City Rules Beis Medrash Hagadol Unstable

NEW YORK -
Fire, Lower East Side, Beis Medrash Hagadol
The remains of Beis Medrash Hagadol after the fire.

A month after a 3-alarm fire ravaged one of New York’s most historic shuls, the city determined the structure to be unsound, presumably paving the way for the site’s eventual demolition.

Beis Medrash Hagadol, an imposing 167-year-old structure on the Lower East Side of Manhattan, was largely gutted by the blaze, which also caused its high gothic ceiling to collapse. Now, the congregation, which ceased operation in 2007, has applied for the remnants to be cleared.

Rabbi Mendel Greenbaum, who served as the shul’s last Rabbi and maintains responsibility for the property, said that he hopes the demolition can eventually pave the way for a residential building which would also contain a shul on the site, and that it would bear the name of Beis Medrash Hagadol. Rabbi Greenbaum hopes that the shul could house a yeshivah or kollel that would reinvigorate the neighborhood, once the city’s center of Jewish life.

“It would infuse new energy into the Lower East Side,” he told Hamodia.

Inspectors from the city’s Department of Buildings were unable to enter the rubble for safety reasons and conducted their investigation using a crane that took pictures from the shul’s sides. They declared the building to be unstable. Their conclusion was corroborated by a private architectural firm hired by the congregation.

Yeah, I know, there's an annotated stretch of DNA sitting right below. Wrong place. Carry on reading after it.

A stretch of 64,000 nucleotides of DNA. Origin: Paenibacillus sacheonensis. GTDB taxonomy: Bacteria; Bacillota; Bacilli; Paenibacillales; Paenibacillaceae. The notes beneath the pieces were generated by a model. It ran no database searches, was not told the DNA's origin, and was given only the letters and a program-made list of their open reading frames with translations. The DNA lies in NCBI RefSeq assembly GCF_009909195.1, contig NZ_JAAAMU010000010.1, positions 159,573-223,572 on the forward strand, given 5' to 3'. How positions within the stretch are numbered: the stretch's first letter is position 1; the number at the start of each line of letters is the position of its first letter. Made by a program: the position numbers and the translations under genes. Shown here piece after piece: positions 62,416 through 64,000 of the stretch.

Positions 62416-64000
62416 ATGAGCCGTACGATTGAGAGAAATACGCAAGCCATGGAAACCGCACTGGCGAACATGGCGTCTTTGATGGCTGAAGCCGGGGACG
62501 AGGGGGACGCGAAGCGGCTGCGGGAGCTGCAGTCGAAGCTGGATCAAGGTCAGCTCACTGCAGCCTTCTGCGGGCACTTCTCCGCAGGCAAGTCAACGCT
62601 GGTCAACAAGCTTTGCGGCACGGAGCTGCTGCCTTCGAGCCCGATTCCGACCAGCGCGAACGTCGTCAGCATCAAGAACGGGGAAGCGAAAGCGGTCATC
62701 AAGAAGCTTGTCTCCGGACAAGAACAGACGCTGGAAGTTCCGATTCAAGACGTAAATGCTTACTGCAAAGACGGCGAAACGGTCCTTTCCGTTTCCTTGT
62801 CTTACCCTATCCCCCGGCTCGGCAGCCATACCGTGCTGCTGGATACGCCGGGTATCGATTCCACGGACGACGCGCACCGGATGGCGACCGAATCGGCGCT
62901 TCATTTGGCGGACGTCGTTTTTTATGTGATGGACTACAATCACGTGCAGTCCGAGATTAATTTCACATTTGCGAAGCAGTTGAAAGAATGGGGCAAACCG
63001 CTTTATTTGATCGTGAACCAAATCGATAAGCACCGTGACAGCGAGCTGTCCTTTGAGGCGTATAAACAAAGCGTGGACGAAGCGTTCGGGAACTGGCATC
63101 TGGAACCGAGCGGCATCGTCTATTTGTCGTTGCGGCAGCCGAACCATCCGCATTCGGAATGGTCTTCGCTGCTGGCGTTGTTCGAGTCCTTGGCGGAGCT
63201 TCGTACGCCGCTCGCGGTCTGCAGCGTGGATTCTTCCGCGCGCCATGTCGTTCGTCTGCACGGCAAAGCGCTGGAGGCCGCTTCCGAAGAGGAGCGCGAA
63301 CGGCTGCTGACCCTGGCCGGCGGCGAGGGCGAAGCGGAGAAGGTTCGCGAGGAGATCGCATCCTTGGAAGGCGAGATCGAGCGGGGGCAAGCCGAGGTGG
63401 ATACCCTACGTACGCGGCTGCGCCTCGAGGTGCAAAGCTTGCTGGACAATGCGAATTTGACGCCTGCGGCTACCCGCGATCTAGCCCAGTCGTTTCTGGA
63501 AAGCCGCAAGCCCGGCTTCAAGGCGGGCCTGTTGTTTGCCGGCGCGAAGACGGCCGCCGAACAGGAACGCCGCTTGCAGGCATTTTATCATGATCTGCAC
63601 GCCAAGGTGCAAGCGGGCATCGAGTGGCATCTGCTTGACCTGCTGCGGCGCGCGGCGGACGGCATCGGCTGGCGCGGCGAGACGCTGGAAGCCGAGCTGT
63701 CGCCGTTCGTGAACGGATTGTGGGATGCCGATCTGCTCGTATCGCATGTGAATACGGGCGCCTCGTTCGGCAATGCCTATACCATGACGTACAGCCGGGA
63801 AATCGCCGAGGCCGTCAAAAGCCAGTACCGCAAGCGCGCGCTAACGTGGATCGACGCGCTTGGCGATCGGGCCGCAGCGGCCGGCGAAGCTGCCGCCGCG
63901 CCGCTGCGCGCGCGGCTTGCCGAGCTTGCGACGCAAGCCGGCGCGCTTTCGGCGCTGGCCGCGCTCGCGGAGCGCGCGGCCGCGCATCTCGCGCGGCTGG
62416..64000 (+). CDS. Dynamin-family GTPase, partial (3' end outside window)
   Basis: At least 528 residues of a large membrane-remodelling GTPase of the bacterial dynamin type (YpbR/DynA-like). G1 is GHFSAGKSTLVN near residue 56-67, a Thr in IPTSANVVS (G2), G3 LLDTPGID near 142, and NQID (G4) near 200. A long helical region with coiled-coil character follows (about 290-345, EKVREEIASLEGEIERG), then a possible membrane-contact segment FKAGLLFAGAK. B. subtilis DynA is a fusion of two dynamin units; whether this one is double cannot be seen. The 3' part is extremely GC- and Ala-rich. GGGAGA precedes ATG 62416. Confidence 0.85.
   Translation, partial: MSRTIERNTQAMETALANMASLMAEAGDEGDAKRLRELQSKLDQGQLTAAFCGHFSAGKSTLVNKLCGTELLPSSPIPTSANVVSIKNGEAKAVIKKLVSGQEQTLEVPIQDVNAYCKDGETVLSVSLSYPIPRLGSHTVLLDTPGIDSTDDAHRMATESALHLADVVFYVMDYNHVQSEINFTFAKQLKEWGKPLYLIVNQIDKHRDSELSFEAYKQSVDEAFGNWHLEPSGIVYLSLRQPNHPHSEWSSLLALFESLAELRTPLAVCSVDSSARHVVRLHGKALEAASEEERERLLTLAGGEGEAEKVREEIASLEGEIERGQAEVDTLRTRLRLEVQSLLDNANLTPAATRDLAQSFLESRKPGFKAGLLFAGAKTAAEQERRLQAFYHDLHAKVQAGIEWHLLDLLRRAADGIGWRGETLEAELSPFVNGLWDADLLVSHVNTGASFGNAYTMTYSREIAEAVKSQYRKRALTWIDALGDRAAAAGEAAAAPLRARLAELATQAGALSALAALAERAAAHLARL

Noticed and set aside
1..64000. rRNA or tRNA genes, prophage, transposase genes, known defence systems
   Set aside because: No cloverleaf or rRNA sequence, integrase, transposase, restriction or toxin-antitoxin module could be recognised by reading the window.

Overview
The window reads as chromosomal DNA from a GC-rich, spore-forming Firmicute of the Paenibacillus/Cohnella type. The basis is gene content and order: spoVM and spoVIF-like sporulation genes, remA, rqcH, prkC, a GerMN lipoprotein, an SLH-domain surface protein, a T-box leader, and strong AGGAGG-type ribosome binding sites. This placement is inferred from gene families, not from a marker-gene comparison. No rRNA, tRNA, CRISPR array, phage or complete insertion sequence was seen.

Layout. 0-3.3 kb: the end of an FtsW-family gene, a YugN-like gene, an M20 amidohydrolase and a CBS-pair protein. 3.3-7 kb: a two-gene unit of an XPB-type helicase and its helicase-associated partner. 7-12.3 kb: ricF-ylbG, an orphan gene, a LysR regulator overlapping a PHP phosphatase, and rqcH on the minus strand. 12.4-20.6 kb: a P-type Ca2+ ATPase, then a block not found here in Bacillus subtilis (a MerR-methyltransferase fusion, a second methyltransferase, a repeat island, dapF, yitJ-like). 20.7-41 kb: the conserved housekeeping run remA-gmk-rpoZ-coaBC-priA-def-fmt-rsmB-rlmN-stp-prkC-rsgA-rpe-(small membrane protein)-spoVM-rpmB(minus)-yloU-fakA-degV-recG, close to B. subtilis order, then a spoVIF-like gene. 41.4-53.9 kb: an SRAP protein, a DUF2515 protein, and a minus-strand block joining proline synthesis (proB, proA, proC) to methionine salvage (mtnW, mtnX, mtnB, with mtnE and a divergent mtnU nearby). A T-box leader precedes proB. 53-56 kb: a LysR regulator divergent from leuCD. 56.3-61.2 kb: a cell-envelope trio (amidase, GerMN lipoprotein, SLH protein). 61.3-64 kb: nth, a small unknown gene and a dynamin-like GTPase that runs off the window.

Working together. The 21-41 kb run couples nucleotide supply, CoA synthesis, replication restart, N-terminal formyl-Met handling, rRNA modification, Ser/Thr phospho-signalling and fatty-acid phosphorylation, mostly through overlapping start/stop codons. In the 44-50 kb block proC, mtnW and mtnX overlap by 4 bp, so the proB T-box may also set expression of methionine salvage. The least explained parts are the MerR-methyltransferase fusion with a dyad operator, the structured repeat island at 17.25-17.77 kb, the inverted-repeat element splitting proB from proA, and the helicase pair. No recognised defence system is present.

“They both said that there’s no way to make the building safe, and the only option is for it to come down,” said Rabbi Greenbaum.

The structure was built in 1850 and converted to a shul by a group of Russian Jews in 1885. It was the rabbinical seat of Harav Yaakov Joseph, zt”l, New York’s only Chief Rabbi and, more recently, was led by Harav Ephraim Oshry, zt”l. At its peak, Beis Medrash Hagadol had well over one thousand members.

In 1967, Rav Oshry saved the site from demolition by procuring official landmark status. The building’s history and unique Gothic Revival-style has led it to be held in high regard by New York’s architectural preservationists. In 2001, another fire destroyed the building’s roof and ceiling, but was repaired with funds from a grant.

Despite the ruling that the building cannot be used, the path to construction will most likely be a long one. The local community board as well as the Landmarks Commission must approve demolition. In the event that demolition plans are cleared, gaining approval to build will be yet another hurdle.

In 2012, as the building was shuttered and in a state of progressive deterioration, Rabbi Greenbaum had filed for the right to demolish with the hope of building a structure similar to what is now planned, but the application was withdrawn amid objections from preservationists.

The fire, which broke out early in the evening of May 14, engulfed the entire building and caused its roof to collapse took nearly three hours to extinguish. No sifrei Torah or other sefarim were damaged, as they had been removed when the building was shuttered nearly 10 years ago.

A local 14-year-old boy was arrested days later after being identified on surveillance footage fleeing the blaze. He was later released, and charges have not yet been filed.